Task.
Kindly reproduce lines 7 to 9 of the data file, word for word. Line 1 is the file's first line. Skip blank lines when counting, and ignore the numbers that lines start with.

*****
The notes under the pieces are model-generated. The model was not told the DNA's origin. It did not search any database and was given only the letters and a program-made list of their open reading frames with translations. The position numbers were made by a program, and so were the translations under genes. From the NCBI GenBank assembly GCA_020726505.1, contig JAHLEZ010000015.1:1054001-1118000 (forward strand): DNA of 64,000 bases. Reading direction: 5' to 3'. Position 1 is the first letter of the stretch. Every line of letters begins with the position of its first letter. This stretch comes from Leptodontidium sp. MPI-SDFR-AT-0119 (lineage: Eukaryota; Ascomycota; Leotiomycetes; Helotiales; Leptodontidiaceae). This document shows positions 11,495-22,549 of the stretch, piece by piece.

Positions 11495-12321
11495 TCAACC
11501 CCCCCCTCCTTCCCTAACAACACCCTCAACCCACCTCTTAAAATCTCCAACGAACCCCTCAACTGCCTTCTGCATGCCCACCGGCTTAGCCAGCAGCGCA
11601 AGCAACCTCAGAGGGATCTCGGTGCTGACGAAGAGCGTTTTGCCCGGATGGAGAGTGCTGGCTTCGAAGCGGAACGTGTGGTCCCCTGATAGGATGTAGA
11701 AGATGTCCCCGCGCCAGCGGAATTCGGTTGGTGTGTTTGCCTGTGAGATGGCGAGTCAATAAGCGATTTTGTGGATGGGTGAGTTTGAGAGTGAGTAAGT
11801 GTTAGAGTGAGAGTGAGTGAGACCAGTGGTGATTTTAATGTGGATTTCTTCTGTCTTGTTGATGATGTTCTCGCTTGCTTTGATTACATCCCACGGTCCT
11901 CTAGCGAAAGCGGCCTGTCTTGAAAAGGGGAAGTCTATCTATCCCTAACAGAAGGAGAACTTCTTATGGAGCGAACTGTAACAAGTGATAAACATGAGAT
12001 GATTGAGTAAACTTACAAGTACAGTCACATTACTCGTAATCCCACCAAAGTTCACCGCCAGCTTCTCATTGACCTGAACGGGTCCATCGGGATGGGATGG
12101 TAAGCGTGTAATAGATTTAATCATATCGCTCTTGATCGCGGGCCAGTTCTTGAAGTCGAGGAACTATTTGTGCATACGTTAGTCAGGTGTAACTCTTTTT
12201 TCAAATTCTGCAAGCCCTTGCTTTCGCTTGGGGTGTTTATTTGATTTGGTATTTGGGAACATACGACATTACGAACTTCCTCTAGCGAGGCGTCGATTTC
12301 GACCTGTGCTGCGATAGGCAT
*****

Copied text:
11801 GTTAGAGTGAGAGTGAGTGAGACCAGTGGTGATTTTAATGTGGATTTCTTCTGTCTTGTTGATGATGTTCTCGCTTGCTTTGATTACATCCCACGGTCCT
11901 CTAGCGAAAGCGGCCTGTCTTGAAAAGGGGAAGTCTATCTATCCCTAACAGAAGGAGAACTTCTTATGGAGCGAACTGTAACAAGTGATAAACATGAGAT
12001 GATTGAGTAAACTTACAAGTACAGTCACATTACTCGTAATCCCACCAAAGTTCACCGCCAGCTTCTCATTGACCTGAACGGGTCCATCGGGATGGGATGG